Design feedback from the perspective of Humane Tech


(Samuel Klein) #1

Reposting from a good conversation with @erlend_sh over at humanetech.org: Some specific feedback on design with a calm-tech perspective, to help people preserve focus and avoid distraction.

1: On the topic overview, let readers focus on the topic titles.

  • Make titles 90% of the view, rather than 40%.
  • Compress icons together (overlap?), limit the variation in repeated information like ‘views’ and ‘activity’ (e.g.: clustering to the nearest day or order-of-magnitude)
  • Offer slight variation in background color for the topic titles, to break up a long page.
  • Use color where you expect eyes to go. Don’t have most of the color variation in the user-icons, unless the goal is mainly viewing and clicking on those icons.

2: For categories: by default don’t let a category take up more than one line in the drop-down menu. That led to us removing most category-description posts, since they make the dropdown less convenient to use.

3: For alerts:

The bright blue New! that pops up when a topic has new posts is pretty intrusive.

What would you recommend instead?

Make the notification visible when someone is looking for it, in a persistent place, but not otherwise. So it shouldn’t show up in the title column at all – it interferes with alignment and linespacing. You could put the blue “{n}” indicator for new posts next to the existing count of the # of replies. You might replace an actual number with one, two, or three tiny dots, for “1-2”, “3-5”, “many” – again on the principle that you don’t want to overwhelm w/ detail.

4: The notifications summary can also be less distracting. Right now it is an undifferentiated stream that is always disarmingly messy: things never disappear from it, they simply become unhighlighted.
Simple: Let people keep notifs clear. Cluster them so a single round of interactions doesn’t take up an entire screen. Have two different palettes for the colorful reminders there are unviewed notifs: one if there are new notifs since you last looked at the list, and a less glaring set if you’ve already reviewed them. The full chronological list of notifs has its own page – make the link to that full page larger / more visible in the summary.

More work: automatically unflag changes whose pages you have visited / read directly. Possibly have each cluster expand on mouseover, or show the full set of notifs for a topic when you click through and visit that topic.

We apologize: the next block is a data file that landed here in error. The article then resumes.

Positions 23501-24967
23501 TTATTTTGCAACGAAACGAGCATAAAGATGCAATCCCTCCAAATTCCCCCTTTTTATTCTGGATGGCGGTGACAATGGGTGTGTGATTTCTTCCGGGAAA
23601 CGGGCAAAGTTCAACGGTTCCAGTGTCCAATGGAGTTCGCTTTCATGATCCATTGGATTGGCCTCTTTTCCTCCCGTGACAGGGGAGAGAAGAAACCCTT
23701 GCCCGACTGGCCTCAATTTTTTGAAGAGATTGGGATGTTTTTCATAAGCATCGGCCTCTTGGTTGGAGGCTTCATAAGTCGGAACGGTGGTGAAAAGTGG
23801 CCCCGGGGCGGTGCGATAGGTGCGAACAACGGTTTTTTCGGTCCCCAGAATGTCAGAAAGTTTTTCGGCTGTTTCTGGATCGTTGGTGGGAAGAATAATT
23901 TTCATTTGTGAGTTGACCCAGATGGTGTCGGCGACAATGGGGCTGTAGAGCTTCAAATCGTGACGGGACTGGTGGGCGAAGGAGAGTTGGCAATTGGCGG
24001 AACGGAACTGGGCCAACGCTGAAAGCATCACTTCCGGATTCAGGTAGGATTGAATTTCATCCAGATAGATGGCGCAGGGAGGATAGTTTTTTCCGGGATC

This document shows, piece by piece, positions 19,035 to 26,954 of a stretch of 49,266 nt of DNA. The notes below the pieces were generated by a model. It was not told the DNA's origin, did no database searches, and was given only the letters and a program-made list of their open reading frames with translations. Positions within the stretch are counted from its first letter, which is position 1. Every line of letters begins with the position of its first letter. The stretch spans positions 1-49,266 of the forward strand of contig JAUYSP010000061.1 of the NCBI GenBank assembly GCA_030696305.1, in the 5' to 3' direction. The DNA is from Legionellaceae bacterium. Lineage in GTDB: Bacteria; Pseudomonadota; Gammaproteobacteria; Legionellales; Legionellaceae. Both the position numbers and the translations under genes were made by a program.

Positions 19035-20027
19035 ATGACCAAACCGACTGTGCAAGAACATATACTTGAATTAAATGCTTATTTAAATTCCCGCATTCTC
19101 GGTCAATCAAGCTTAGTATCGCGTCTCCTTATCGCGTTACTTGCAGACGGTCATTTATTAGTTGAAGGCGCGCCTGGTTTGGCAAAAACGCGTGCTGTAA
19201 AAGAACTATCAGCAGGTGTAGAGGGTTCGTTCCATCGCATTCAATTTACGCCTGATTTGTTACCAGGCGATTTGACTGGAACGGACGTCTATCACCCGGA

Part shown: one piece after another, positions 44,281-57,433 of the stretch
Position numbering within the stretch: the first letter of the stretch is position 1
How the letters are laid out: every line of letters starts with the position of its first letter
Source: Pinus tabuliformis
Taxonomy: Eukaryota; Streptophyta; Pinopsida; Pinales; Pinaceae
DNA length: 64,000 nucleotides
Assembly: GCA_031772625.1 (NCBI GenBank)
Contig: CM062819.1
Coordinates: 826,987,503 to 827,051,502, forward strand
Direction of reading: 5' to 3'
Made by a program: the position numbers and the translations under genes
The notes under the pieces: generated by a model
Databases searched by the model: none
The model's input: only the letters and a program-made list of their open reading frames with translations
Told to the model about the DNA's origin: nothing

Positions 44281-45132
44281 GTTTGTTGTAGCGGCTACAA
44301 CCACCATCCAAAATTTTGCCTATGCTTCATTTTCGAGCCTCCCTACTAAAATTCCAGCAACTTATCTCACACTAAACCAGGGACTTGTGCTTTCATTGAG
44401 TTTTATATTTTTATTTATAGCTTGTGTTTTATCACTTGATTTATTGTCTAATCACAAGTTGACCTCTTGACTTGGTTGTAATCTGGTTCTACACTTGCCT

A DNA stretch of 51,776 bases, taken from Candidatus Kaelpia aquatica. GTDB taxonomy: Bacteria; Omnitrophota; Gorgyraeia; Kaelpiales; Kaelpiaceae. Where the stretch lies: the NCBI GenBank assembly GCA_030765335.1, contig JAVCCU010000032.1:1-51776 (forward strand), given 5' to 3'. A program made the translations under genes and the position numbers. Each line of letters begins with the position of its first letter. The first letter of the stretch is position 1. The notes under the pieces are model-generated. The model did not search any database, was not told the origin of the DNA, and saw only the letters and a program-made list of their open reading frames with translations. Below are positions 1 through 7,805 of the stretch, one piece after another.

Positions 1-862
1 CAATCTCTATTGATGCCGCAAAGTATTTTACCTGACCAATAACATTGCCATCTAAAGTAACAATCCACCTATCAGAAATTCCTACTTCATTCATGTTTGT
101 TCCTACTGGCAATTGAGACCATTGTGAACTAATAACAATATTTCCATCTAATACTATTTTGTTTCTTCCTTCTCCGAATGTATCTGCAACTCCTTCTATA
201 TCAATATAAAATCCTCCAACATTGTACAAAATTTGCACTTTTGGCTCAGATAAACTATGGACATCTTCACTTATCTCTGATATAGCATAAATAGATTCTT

5: Offering a few short words rather than ‘likes

peripatetic writes:

Many people here in Humane Tech have complained about likes in general as being addictive. Personally I think they are shallow and create the problem that we are gamifying forums with addictive elements in the place of deeper conversation.
One big idea, I don’t know if its been done before. Give people the change to “react” to a post by typing say 3-10 words instead of doing a full reply. This would be used instead of likes. People would have a change to react in a meaningful way by typing “reactions” such as “Wonderful way you think”, “I agree in principle”, “Such beautiful colors in your photo” which is much more meaningful than a simple “like”. What do you think?


(Kris) #2

Thanks for the feedback, some interesting things to consider.

I understand being opposed to likes conceptually (we’ve also considered including more reaction types beyond likes), but those types of short reactions are often what we’re trying to avoid… likes are intended as an outlet so a conversation isn’t dominated by a stream of non-constructive affirmations. I think maybe you’re suggesting that those type of short responses live somewhere outside of the main conversation, but I’m not sure that the content is worth the additional complexity.

Take Dribbble’s comments as an example, these comment areas are commonly joked about amongst designers simply because they’re so useless. There’s often zero conversation here. I’m surprised they haven’t introduced a character requirement.


(Erlend Sogge Heggen) #3

We recently made a change here so that only anonymous and TL0 (i.e. very new) users see category descriptions. The rest of us just see a plain list, like this:

In communities where Likes are a concern, I would recommend

  1. Disable badges, as you’ve already done in your community

  2. set the default other like notification frequency setting to never

  3. hide likes entirely with CSS (currently not possible to toggle off entirely via settings)

I think (1) and (2) should be enough. Used sparingly likes will help you promote valuable content and users alike. We probably ought to have a more comprehensive guide on the many things Likes enables you to do in a Discourse community, because they are deceptively simple.


(Jeff Atwood) #4

This seems quite dubious to me – even Google Inbox doesn’t make the title that prominent.

I’ve mentioned something like this before: